China, a non-polar nation already has a small fleet of light and medium icebreakers and is rumored to have plans for a new medium with a 3-3.5 meter-thick-ice capability as a stepping-stone to a couple heavy icebreakers by the mid-to-late 2020's. They are serious about their Polar Silk Road.*
The Coast Guard Cutter Polar Star breaks ice in McMurdo Sound near Antarctica on Saturday, Jan. 13, 2018. U.S. Coast Guard Photo
The U.S. Navy, in collaboration with the U.S. Coast Guard, has released a request for proposal for the advance procurement and detail design work for the USCG’s first new heavy polar icebreaker in more than 40 years.*A month ago Bloomberg told us not to sweat it:
The RFP, which was issued March 2, also includes options for the detail design and construction (DD&C) of up to three heavy polar icebreakers.
A single contract resulting from the RFP is expected to be awarded in 2019. Delivery of the icebreaker is not expected until 2023, based on current estimates.
“Today’s action marks a major milestone in the collective efforts by the U.S. Coast Guard and the U.S. Navy to deliver a new fleet of Polar Icebreakers,” said Commandant of the Coast Guard, Admiral Paul Zukunft. “These multi-mission vessels are key components of our national strategy to advance U.S. interests and to keep pace with the growing volume of commercial activities in the Polar Regions. New heavy Polar Icebreakers are the most effective and efficient way of meeting our current and anticipated mission demands in these critical regions, and I’m ecstatic that we are moving smartly to deliver these national assets to the U.S. Coast Guard fleet.”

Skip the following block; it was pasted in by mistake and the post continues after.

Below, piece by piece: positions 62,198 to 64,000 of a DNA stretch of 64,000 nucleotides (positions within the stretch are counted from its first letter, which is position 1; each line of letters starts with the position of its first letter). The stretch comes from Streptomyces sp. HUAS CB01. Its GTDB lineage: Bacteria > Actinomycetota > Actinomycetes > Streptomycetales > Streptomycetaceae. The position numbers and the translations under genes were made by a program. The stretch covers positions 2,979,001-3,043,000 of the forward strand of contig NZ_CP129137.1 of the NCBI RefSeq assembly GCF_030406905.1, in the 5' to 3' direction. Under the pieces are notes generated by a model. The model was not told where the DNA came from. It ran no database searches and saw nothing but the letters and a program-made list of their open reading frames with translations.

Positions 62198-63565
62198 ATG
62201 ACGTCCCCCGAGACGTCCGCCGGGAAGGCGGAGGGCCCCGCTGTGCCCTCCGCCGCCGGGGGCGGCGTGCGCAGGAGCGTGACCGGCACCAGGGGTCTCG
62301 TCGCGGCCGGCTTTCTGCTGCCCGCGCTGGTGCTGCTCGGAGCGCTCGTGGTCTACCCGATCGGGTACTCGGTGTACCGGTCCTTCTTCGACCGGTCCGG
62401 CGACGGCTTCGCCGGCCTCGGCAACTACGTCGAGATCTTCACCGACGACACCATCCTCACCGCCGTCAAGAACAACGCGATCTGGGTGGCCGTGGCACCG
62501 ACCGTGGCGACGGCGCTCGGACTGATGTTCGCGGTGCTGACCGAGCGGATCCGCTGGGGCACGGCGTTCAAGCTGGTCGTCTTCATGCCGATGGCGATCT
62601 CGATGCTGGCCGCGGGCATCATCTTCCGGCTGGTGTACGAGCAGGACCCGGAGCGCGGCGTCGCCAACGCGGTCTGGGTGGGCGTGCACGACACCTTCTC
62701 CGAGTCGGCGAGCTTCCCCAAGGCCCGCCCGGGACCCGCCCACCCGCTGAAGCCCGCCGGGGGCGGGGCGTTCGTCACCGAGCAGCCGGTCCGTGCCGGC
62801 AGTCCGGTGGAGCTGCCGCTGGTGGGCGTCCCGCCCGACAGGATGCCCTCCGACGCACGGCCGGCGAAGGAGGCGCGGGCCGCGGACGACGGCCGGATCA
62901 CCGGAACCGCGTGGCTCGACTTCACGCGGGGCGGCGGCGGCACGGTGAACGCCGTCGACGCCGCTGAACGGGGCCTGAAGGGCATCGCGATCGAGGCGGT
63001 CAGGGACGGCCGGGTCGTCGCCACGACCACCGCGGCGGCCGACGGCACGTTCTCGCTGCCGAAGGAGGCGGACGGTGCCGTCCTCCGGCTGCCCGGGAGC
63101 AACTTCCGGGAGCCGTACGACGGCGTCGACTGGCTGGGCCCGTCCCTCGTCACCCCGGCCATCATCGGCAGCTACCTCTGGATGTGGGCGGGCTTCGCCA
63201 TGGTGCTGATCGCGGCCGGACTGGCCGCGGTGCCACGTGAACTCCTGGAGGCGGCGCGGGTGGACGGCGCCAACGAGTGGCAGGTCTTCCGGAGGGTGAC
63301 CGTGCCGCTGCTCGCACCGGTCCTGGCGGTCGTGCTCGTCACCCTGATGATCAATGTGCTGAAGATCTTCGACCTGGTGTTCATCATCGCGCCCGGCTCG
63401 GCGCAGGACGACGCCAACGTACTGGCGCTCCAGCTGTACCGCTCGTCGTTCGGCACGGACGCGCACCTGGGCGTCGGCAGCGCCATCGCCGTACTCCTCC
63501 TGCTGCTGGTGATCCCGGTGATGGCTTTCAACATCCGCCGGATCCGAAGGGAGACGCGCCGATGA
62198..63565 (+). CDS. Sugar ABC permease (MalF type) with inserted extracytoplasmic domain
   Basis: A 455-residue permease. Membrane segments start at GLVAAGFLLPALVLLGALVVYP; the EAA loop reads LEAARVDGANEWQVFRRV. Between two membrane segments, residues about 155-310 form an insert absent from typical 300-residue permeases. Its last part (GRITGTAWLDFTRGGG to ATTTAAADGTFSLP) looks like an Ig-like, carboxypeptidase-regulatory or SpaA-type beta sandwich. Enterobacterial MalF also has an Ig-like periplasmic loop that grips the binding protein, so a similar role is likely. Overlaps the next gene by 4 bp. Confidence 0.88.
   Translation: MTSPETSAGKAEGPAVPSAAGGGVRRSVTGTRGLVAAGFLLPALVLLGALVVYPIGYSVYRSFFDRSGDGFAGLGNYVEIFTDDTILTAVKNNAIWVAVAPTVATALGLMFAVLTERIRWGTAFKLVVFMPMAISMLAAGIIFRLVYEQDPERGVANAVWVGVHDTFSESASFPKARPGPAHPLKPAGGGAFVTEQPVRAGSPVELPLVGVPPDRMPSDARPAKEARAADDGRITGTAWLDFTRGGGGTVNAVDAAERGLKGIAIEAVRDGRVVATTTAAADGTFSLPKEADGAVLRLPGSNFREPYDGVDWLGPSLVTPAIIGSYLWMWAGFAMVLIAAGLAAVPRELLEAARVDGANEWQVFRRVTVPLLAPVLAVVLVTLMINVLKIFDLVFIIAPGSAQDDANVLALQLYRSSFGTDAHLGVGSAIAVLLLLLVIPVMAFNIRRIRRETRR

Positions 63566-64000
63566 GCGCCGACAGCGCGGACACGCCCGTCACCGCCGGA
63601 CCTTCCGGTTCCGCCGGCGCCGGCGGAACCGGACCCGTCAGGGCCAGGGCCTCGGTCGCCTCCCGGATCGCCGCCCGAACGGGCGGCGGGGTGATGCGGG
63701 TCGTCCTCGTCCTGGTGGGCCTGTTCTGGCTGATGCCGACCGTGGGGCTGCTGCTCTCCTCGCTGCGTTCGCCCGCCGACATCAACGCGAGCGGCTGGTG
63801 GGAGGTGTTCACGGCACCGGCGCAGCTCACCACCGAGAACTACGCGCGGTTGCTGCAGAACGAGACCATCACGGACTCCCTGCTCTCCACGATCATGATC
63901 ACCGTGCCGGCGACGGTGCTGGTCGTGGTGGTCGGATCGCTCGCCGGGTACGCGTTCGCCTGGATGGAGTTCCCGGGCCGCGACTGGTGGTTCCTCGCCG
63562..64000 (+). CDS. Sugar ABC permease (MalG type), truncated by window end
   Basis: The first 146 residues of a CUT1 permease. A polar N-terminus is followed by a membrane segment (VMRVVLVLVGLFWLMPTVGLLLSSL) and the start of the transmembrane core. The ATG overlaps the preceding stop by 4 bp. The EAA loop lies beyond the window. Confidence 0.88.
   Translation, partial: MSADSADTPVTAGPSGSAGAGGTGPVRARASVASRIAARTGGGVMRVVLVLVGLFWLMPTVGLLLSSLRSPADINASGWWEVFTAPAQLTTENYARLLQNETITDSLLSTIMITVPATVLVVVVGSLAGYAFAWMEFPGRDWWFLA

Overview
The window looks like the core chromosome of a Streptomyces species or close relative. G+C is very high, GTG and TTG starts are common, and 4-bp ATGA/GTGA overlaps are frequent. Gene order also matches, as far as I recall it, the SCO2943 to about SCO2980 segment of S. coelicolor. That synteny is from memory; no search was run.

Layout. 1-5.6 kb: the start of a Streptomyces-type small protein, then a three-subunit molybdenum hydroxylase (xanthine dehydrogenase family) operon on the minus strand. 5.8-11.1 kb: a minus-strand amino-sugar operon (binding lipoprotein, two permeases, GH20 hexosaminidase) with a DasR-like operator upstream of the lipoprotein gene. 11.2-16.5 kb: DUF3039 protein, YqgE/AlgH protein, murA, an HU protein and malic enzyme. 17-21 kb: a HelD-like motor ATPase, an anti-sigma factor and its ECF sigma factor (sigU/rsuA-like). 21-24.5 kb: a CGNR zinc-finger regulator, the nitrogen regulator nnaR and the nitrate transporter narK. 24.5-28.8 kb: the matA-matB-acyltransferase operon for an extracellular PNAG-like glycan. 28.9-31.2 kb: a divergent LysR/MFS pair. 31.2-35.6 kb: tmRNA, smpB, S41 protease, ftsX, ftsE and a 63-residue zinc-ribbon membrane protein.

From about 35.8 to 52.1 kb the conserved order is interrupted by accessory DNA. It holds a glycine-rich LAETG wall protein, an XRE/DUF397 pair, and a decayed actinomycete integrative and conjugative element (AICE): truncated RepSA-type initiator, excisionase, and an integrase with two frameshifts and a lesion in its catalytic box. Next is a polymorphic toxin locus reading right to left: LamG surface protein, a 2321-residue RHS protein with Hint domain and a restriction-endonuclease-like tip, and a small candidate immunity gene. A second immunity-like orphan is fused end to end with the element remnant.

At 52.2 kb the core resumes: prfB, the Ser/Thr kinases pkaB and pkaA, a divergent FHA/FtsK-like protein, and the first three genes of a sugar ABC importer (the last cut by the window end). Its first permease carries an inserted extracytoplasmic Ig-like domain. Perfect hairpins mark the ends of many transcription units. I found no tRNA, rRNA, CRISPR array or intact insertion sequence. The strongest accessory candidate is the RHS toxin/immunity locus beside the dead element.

The 399-foot USCGC Polar Star, built more than 40 years ago, is currently the only operational heavy icebreaker in the U.S. fleet....MORE
"Don't Fear China's Arctic Takeover"
On the other hand, if you read Xinhua's translation of January's "Full text: China's Arctic Policy" you'll note they call themselves a ‘Near-Arctic state’.
This is to counter people like me using the 'non-polar' or 'non-Arctic' phrasing.
Additionally China is couching their interest in terms of research:
States from outside the Arctic region do not have territorial sovereignty in the Arctic, but they do have rights in respect of scientific research, navigation, overflight, fishing, laying of submarine cables and pipelines in the high seas and other relevant sea areas in the Arctic Ocean, and rights to resource exploration and exploitation in the Area, pursuant to treaties such as UNCLOS and general international law. In addition, Contracting Parties to the Spitsbergen Treaty enjoy the liberty of access and entry to certain areas of the Arctic, the right under conditions of equality and, in accordance with law, to the exercise and practice of scientific research, production and commercial activities such as hunting, fishing, and mining in these areas....and is dedicating 1100 square feet of space on the latest planned icebreaker to laboratories.
For some reason I'm reminded of the time the Chinese bought their first aircraft carrier from Ukraine.
The Ukrainians wouldn't sell if the big boat were going to be used for military purposes.
So the Chinese said "Ahhh...casino"
"That's it, we're only going to use it as a floating casino, Chinese people like to gamble, come on lucky 4, that's the ticket!"
Here's the Casino:
As can be seen, gamblers are able to fly right in for the action, Pai Gow to starboard, baccarat to port.
I can't wait to see what's cookin' in the icebreaker laboratories.
Even "near-equatorial" Singapore wants to get into the act, albeit by way of the Russian icebreakers.
I suppose it's only a matter of time before right-on-the-equator Brazil or Gabon declare themselves "next-to-near arctic states"
It's a small world after all.